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51
Festool Tools & Accessories / Re: When did this happen?
« Last post by Trosey on Yesterday at 02:36 PM »
$185?! Surely there must be some more accessories hiding underneath that top level.

Yes, the rest is filled with special FT N2 anti-oxidizing gas.  [wink]
But once you open the case it will escape.  [eek]
Replacement gas is available at reasonable (as FT goes) prices.  [big grin]

HF cosmoline gas comes with a lifetime odor.

HTH
52
Festool How To... / Re: best way to drill cups for hinges?
« Last post by neilc on Yesterday at 02:35 PM »
You can use something like the LR32 set which comes with a bit and the carriage for aligning it with your rail.

Or your router alone.  The typical bit for cup hinges is 35mm.  But some may be different depending on the cup.  I'm always a little worried about the router alone plunging the bit due to the potential of it 'wandering' or being slightly off.

Some will use a drill press for placement, which is ideal.

An alternative for both spacing and control is to use a drill press or hand drill and bore a 35mm hole in 1/4" masonite or plywood.

Nail that to a guide block to index off the edge for your cup hinge spacing from the edge of your door.  Instructions for your hinge will give you this spacing.  And this spacing will vary depending on your door style - inset, overlay, etc.

This technique gives you a simple template you can clamp in place and use a drill to bore the hole with control and consistency of spacing.

Good luck!



53
On a side note I have worked a 150/3 for a while and there is a difference between the 150/5 and the 150/3 for sure.

The 150/3 is marketed as a finishing sander and it truly is. It is brilliant at that and it reduces the risk of ruining sensitive surfaces.
On the other hand it is not optimal for intermediate sanding or general sanding tasks - it is far too gente for that.

The 150/5 needs a lighter touch for veneer and finishing sanding as it is a little bit more aggressive but is on the other hand great for general sanding too.

If I were to choose all over again I think I would still choose the 150/5 but it was nice to try some finishing work (teak veneer and spray painted surface prep for final coat) with the 150/3. It does a great job at that.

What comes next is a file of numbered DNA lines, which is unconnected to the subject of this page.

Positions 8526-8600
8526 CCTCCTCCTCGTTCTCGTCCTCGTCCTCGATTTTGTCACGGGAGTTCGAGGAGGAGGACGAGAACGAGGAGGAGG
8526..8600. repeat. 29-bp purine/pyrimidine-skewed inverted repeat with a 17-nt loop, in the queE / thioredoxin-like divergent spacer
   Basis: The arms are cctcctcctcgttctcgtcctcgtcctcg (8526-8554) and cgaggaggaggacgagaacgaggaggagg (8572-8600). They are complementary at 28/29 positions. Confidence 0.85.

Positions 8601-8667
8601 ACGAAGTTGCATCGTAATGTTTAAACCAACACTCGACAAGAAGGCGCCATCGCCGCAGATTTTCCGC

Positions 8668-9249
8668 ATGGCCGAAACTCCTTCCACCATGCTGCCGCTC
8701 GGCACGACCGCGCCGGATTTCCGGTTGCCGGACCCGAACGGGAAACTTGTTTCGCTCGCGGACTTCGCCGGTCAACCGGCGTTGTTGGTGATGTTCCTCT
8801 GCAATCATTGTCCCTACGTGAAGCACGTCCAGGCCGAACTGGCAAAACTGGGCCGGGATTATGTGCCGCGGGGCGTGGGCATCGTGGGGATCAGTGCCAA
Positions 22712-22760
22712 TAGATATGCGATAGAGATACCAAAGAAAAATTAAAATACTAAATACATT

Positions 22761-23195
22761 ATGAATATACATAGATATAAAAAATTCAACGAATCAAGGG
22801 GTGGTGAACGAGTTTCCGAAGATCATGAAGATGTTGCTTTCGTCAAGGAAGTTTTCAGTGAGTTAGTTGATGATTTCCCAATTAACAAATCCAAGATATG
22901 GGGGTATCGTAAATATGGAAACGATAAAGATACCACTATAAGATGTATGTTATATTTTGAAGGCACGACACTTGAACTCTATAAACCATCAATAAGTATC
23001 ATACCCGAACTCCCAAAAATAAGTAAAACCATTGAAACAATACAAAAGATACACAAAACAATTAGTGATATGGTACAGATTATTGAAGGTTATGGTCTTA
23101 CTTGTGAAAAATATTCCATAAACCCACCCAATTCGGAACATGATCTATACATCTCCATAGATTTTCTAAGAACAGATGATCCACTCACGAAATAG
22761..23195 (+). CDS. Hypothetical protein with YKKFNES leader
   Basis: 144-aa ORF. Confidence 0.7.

54
Festool Tools & Accessories / Re: Domino Selection Quandary
« Last post by Trosey on Yesterday at 02:31 PM »
Outdoor---use Sipo dominos

Buy the 750 mm ones....much less expensive (did not say cheap)

Use as long as material will support.
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Festool How To... / Re: best way to drill cups for hinges?
« Last post by live4ever on Yesterday at 02:31 PM »
Definitely a drill press and good quality Forstner would be my preferred method, but if you are without one, the router would be fine.  Many companies make 35mm hinge-boring bits that are appropriate for routers, Festool's 491077 ($90!) for example.  You definitely can't chuck a Forstner into a router.  I'm sure people have but it doesn't strike me as a good idea since Forstners are designed for much lower RPMs than a router can run. 

Kreg has a hinge-boring jig for power/cordless drills that is decent for the money if this is a one-off small set of cabs and you don't want to invest in fancier tooling.
56
Festool How To... / Re: best way to drill cups for hinges?
« Last post by SRSemenza on Yesterday at 02:26 PM »
Greetings.  I am making my first set of cabinets and plan to use cup hinges.  I request your advice on the best way to bore the 35mm hole for the cup.  I'm inclined to think that using my OF1400 router will give me the best control of both work piece and tool.  Correct?  If so, what is the best bit for the router?  Is the router too fast for a regular Forstner bit?  Thanks for your opinions!

Best way is going to depend on the tools you have and working situation.

Most forstner bits are rated for a max of 500- 1000 rpm. I think slowest on the 1400 is 10,000. So probably not a good idea.

Do you have a drill press?

Are you doing enough cabinets for a dedicated jig such as the Blum ECOdrill?

Seth
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Festool How To... / Re: best way to drill cups for hinges?
« Last post by leakyroof on Yesterday at 02:16 PM »
If you have a drill press, then use a Carbide Drill bit made for drilling the hinges since they hold up better than a regular steel Forestner bit in materials like Plywood or MDF.
Router, same principle, dial down the speed since Cup Hinge Bits are large.
And yes, as others have noted, I never meant to suggest using a low speed rated Forestner bit in a Router. Was not my intent at all.... [embarassed]
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Festool How To... / best way to drill cups for hinges?
« Last post by Ulmus on Yesterday at 01:59 PM »
Greetings.  I am making my first set of cabinets and plan to use cup hinges.  I request your advice on the best way to bore the 35mm hole for the cup.  I'm inclined to think that using my OF1400 router will give me the best control of both work piece and tool.  Correct?  If so, what is the best bit for the router?  Is the router too fast for a regular Forstner bit?  Thanks for your opinions!
59
Classifieds / WTB CMS-TS 75 Module
« Last post by Kerrlicious on Yesterday at 01:37 PM »
Looking for a CMS-TS 75 Module in good to like new condition.  Please let me know if you have one and are looking to get rid of it.

Thank you
60
Various Woodworking & Crafts Topics / Re: Making wooden balls...
« Last post by Rob-GB on Yesterday at 01:37 PM »
Could have done with seeing this twenty odd years ago when I had to turn some wooden balls for a job. They are really hard to turn accurately with a lathe and skew chisel. The practice was helpful on some finials I made years later though.
Great video and thanks for posting it. Rob.
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